he Scottish Government has insisted it had “no option” other than to delay its deposit return scheme (DRS) for drinks can and bottles until October 2025 at the earliest.
Scottish circular economy minister Lorna Slater announced a further delay to the scheme, which had already been pushed back from August this year to March 2024, following a ruling from the UK Government that glass bottles cannot be included in it.
She said that was “contrary to the will of the Scottish Parliament” – which had voted in 2020 for a DRS that includes glass as well as plastic and cans.
Ms Slater claimed the UK Government is “more intent on sabotaging this Parliament than protecting our environment”.
It will be more limited than Parliament voted for, more limited than I want, that other devolved nations wanted, and that even the Tories in the last election wanted
She said the conditions the Tories at Westminster had imposed on the Scottish scheme – which was to have been the first in the UK – “blow a massive hole in any certainty” provided to businesses.
While she said Circularity Scotland, the company set up to run the scheme, is “optimistic” it can proceed without glass bottles included, she added the “overwhelming feedback” from producers, retailers and the hospitality sector is they cannot prepare for a March launch as things currently stand.
Ms Slater told MSPs on Wednesday: “Since the delivery of DRS is an industry-led project, these views are critical.
“I told Parliament yesterday that our scheme cannot proceed as planned. The refusal of the UK Government alone to budge on glass makes that obvious.
“As of today, it is now clear that we have been left with no other option than to delay the launch of Scotland’s DRS until October 2025 at the earliest, based on the UK Government’s current stated aspirations.”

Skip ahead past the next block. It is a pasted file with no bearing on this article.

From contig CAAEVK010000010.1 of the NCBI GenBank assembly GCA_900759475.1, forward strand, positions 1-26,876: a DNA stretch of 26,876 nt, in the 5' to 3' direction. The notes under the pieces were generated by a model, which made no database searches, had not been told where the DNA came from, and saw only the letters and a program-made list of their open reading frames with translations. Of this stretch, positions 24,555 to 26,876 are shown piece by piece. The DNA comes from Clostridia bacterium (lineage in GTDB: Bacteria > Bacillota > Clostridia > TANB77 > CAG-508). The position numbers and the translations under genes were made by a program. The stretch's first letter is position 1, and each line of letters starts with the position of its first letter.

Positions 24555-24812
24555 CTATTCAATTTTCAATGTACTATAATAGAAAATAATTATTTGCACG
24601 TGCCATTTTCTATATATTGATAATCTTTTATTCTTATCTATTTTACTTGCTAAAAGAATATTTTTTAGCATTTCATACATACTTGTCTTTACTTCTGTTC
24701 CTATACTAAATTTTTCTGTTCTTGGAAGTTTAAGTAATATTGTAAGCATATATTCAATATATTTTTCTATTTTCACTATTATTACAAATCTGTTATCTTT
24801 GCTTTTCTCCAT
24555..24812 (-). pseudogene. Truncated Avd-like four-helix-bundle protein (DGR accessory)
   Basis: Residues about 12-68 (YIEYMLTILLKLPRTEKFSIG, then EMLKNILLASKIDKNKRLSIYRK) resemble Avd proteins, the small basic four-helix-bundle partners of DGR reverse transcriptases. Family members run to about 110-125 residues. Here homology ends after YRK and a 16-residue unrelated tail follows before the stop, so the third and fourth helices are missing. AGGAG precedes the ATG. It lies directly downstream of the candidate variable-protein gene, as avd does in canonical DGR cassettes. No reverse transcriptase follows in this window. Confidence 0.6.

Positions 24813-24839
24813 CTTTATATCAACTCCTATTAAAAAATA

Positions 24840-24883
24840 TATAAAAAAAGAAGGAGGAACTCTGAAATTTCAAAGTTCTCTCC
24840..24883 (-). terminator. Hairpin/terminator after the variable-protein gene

That is when the UK Government plans to launch DRS in England – but crucially it has already ruled glass will not be included in the initiative south of the border.
Ms Slater said she is still committed to “interoperable DRS schemes across the UK”, but stressed this is provided ministers from different administrations can “work in a spirit of collaboration, not imposition”.
DRS aims to encourage recycling and reduce littering by charging shoppers a deposit on single-use drinks containers – such as cans and bottles – with the money refunded when the empties are returned for reuse.
Ms Slater stressed her commitment to the initiative, telling MSPs: “Scotland will have a deposit return scheme.”
However she said it will begin “later than need be” and “be more limited than it should be”.
She said the Scottish DRS will be “more limited than Parliament voted for, more limited than I want, that other devolved nations wanted, and that even the Tories in the last election wanted”.
The minister said: “These delays and dilutions lie squarely in the hands of a UK Government that has sadly seemed so far more intent on sabotaging this Parliament than protecting our environment.”